Thursday, April 26, 2007

Moments of Truth

Most of the season is about opinions. This time of the year is about truths. Two years ago Steven Gerrard's perception that he would have to leave Liverpool in order to win major trophies was altered by the truth of their Champions League triumph. Earlier this term, Jose Mourinho's boss reckoned his manager was not the man to bring him that same trophy; over the next few weeks, beginning last night, he too will see the truth emerge, whatever that may be.

Tom Hicks and George Gillett, Liverpool's new owners, will have received a bracing dose of reality also. If they understood what they saw, or at least were properly briefed on what they were watching, they will have seen the true nature of their job. Of course, a glance at the league table could tell them about the gap between their new investment and Roman Abramovich's four-year-old one.

Sometimes, however, the hard facts of the league table get sidelined in favour of the cock-eyed hokum of optimism. Liverpool fans could, of course, point to the semi-final of 2005 to back up their team's chances. But the law of averages suggests that a team whose strike-force cost £54 million will generally prevail over one which paid £15 million for their front two.

Yes, truths are established at this time of year. It might become a truth, in a week's time, that Anfield's special European atmosphere, Rafa Benitez's tactical acumen or Steven Gerrard's virtuosity are powerful enough to redress the fact of Chelsea's financial strength and Joe Cole's single goal advantage.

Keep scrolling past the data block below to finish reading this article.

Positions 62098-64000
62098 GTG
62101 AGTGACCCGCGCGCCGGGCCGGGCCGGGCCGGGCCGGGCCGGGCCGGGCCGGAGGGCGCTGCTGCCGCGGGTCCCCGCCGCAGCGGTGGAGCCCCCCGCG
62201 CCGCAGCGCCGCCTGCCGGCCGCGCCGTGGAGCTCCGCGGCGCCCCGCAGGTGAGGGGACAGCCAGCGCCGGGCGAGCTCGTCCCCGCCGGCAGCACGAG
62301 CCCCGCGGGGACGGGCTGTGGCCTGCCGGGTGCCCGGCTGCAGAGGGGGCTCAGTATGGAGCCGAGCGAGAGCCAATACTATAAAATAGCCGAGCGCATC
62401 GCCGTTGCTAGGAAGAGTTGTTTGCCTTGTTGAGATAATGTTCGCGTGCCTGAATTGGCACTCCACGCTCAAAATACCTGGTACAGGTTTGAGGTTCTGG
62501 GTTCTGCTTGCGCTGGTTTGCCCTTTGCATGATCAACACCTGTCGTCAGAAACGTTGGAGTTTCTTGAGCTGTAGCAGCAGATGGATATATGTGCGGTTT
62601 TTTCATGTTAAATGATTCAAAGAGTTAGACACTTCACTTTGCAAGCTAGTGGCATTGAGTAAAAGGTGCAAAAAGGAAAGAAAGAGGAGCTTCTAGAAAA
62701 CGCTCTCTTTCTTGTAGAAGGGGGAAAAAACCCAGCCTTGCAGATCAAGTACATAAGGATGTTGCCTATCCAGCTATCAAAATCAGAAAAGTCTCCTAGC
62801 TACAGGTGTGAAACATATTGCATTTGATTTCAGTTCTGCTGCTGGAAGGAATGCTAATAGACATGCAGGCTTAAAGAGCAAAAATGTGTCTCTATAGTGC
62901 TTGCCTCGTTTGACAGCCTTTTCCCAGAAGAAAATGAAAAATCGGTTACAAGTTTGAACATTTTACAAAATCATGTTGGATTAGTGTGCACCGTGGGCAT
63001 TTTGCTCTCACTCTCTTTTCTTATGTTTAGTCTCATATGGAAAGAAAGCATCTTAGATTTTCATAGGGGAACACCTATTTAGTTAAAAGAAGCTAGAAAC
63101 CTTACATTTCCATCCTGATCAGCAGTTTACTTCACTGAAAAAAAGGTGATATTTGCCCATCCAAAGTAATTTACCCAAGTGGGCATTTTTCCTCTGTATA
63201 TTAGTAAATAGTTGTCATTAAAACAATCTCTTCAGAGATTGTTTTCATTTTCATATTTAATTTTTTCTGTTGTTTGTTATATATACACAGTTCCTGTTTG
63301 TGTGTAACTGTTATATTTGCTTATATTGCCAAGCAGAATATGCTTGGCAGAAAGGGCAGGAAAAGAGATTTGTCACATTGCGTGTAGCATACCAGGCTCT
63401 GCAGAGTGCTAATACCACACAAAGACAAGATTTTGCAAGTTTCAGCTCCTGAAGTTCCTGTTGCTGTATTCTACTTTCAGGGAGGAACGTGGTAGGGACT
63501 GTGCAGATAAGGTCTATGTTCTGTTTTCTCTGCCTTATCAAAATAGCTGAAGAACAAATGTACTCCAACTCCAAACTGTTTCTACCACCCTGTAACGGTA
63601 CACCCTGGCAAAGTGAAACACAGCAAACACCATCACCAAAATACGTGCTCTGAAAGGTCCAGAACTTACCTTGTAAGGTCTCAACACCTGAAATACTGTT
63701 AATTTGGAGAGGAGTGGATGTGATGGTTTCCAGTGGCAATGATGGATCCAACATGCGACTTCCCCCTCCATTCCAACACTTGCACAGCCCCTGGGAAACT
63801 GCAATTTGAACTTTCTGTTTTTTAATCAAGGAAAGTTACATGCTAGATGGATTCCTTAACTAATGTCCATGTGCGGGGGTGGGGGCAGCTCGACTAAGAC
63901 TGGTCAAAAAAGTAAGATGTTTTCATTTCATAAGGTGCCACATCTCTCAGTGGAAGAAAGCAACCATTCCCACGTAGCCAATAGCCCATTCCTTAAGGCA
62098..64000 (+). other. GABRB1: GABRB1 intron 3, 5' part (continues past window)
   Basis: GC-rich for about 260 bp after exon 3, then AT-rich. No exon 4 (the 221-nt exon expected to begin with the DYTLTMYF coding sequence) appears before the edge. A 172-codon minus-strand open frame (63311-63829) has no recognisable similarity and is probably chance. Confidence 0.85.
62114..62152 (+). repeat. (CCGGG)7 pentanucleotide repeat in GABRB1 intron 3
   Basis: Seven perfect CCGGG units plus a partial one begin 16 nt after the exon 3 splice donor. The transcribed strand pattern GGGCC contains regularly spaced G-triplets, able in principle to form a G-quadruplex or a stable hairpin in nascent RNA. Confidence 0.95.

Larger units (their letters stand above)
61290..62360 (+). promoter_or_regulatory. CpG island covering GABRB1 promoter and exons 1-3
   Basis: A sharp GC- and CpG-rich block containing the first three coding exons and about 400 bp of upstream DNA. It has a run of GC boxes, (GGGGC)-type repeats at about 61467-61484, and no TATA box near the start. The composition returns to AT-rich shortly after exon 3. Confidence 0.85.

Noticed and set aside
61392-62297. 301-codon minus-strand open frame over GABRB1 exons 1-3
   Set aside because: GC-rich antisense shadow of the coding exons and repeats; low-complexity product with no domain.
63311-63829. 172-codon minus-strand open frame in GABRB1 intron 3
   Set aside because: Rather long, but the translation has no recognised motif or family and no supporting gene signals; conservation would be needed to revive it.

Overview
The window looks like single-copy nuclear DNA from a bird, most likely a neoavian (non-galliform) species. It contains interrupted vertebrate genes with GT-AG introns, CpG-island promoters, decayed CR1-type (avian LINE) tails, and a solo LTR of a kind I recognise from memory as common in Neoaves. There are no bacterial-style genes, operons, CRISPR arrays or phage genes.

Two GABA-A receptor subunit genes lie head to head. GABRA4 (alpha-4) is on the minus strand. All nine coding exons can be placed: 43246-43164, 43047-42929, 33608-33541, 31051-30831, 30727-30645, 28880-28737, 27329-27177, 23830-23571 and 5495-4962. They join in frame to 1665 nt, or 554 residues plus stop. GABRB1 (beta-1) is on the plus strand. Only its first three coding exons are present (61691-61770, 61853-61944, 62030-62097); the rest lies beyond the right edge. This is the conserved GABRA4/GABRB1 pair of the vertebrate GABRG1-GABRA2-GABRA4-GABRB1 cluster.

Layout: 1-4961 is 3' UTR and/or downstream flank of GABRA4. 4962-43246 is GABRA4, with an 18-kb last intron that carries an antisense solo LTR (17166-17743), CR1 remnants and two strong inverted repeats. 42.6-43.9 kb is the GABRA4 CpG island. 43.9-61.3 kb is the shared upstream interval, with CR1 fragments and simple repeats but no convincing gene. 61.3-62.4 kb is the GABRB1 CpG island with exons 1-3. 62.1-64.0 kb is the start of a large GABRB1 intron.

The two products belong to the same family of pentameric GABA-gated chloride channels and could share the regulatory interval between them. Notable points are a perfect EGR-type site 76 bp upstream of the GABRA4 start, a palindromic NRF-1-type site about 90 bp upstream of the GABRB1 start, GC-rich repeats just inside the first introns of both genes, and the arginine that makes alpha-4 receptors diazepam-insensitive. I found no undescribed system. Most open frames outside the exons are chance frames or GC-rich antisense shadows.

But all too true for Liverpool supporters last night was the fact that Boudewijn Zenden, a mediocrity unwanted by Chelsea even in the pre-Abramovich, pre-Mourinho days, was the wasteful endpoint of much of their attacking ambitions in a Champions League semi-final. Unavoidably factual were Alvaro Arbeloa's limitations at full-back, both defensively and in constructive play. Plain as the nose on your face was the difference between Chelsea's awesome juggernaut in attack, Didier Drogba, and the honest toil of Liverpool's Dirk Kuyt.

There is an old football expression about on-field bad times: All your best players are sitting in the stand. It is used by exasperated fans convinced that the kids and journeymen on the bench must be the answer to their current plight.

Looking at the Liverpool bench, anyone castigating Rafa Benitez's selections would have been halted mid-expletive. Who would have been the better option than the woeful Zenden? Marc Gonzalez, the callow winger? Jermaine Pennant, the wastrel? Did hopeful balls directed toward a clambering Peter Crouch really represent an improvement for Liverpool when the big striker came on for Craig Bellamy.

Taking a goal lead to Anfield, having not conceded an away score, bringing back Michael Essien and looking right back to their solid, formidable best, it's hard not to see Chelsea completing the job next Tuesday. For all the ferocious backing that Liverpool will receive from their supporters, there remains a shortfall of true quality in their team, especially when presented with the challenge of beating a team with plenty of it.

Their owner's will be well aware of the need to redress that. Chelsea's owner, meanwhile, might just have to change his mind about his manager. After all, the truth will out.

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